Just think of all the physical devices as "computer". Think of media server as a piece of software that retrieve local or network music. Think of streamer as the software that receives music. And think of Controller or Player as the software that "talk" to all these devices, including the stream services that reside in the cloud. Now we strip away all the jargon and confusing terminologies.
One last thing before I answer your question: Since media server and streamer are software, so they can BOTH co-exist on the same physical device. This is a very important concept. That's why some "streamer" can serve and receive msuic. And in some cases a single software (such as the Windows or JRiver Media Center) is both a server and receiver.
Ok, now we can discuss your setup. If you have a large library of DSD music, then using a PC (Windows or Mac) to connect via USB cable to DAC offers the best performance.
If not, then you can use a media server (hey, remember that it is still a computer in disguise, but with customised hardware such as better power supply etc). You can use Omnia S1, Raspberry Pi, Synology, or all sorts of so called media server to serve up your music libary (resides on a hard disk that is connected to the server device). Or you can still keep on using your PC or Mac.
Why use Omnia S1 ?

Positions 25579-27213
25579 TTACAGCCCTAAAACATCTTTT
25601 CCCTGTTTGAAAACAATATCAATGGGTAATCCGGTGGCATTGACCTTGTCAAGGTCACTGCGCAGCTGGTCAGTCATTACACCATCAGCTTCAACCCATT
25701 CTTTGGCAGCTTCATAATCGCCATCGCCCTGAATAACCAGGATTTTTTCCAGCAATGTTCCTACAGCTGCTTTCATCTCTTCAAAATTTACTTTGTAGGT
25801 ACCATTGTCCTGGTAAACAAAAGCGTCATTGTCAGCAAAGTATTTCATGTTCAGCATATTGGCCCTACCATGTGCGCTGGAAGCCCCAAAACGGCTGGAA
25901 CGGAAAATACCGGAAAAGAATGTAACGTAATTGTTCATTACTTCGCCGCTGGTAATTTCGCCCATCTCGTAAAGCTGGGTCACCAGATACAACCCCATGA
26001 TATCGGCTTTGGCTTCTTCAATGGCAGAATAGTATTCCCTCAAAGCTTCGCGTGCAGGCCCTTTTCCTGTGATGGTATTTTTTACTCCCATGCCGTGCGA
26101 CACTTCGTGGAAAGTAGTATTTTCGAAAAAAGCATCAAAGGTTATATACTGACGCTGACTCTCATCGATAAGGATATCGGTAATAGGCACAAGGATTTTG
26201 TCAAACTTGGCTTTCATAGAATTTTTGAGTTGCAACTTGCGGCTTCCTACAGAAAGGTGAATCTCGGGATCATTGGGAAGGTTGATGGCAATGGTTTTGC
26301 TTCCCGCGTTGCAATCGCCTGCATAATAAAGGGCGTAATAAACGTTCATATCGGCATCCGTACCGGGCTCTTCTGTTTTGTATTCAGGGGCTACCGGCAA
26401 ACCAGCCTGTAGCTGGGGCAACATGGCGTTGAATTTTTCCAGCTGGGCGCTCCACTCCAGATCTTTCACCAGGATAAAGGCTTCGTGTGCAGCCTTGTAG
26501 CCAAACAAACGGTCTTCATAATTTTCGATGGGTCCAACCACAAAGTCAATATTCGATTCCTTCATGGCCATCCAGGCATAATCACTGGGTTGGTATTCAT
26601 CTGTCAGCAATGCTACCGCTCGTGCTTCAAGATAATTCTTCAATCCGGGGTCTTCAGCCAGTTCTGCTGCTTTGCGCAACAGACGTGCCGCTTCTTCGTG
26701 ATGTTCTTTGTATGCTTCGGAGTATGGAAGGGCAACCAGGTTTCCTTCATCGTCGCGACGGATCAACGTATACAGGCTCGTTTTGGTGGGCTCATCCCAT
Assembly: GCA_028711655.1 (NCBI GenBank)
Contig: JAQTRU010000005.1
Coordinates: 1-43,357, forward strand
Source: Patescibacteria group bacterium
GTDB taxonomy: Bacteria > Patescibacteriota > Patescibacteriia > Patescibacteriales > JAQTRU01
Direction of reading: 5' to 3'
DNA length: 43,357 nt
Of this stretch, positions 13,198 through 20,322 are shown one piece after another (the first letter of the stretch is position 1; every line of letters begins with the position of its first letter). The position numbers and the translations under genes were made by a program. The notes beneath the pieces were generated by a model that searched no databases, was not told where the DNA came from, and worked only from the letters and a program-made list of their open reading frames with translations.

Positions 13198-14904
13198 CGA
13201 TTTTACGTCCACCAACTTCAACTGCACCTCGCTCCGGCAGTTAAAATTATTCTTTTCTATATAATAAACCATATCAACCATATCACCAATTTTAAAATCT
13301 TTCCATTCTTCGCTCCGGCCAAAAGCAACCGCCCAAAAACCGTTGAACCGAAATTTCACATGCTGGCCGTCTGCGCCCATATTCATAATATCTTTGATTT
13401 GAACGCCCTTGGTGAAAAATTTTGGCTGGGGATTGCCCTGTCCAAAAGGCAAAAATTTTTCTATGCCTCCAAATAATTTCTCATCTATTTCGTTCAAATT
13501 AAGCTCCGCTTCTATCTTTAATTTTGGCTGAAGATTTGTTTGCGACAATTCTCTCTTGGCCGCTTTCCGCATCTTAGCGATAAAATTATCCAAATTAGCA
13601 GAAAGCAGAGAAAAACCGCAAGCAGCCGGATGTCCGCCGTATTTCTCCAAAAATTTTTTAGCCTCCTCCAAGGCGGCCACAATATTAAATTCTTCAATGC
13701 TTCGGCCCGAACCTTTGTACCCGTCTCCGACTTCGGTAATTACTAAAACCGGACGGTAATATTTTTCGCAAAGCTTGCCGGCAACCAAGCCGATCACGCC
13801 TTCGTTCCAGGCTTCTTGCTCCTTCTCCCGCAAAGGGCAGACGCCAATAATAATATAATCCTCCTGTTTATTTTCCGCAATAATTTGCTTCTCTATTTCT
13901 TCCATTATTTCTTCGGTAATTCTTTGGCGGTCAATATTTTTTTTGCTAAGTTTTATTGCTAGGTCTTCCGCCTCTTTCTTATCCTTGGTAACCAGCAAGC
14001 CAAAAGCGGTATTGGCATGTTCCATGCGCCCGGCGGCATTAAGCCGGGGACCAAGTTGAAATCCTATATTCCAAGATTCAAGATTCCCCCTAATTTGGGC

1) The main difference between Omnia S1 and all other media server is that it can run standard streaming services App like Spotify, Tidal, Qobuz etc on it. Oh, youtube too. You can not do that with Raspbery Pi or Synology and other media servers. Well, WIndows or Mac PC can do that too. This is important because the hardware no longer depends on the "mercy" of the streaming services. It is well known that Spotify has stoppped supporting those AV receivers that have built in service. The streaming services (Apple, Amazon, Spotify, Tidal, Quobuz etc) all want to control the user interface.
What if you say I don't care about running App on Omnia S1, I just want a device that can serve up my music? Then read #2 below.
2) Omnia S1 has a custom hardware that optimises the decoding, buffering and streaming of music. And it has the NuPrime styling and matches the 9 series. If you don't care about this, then you either go back to PC or buy Synology or other media servers.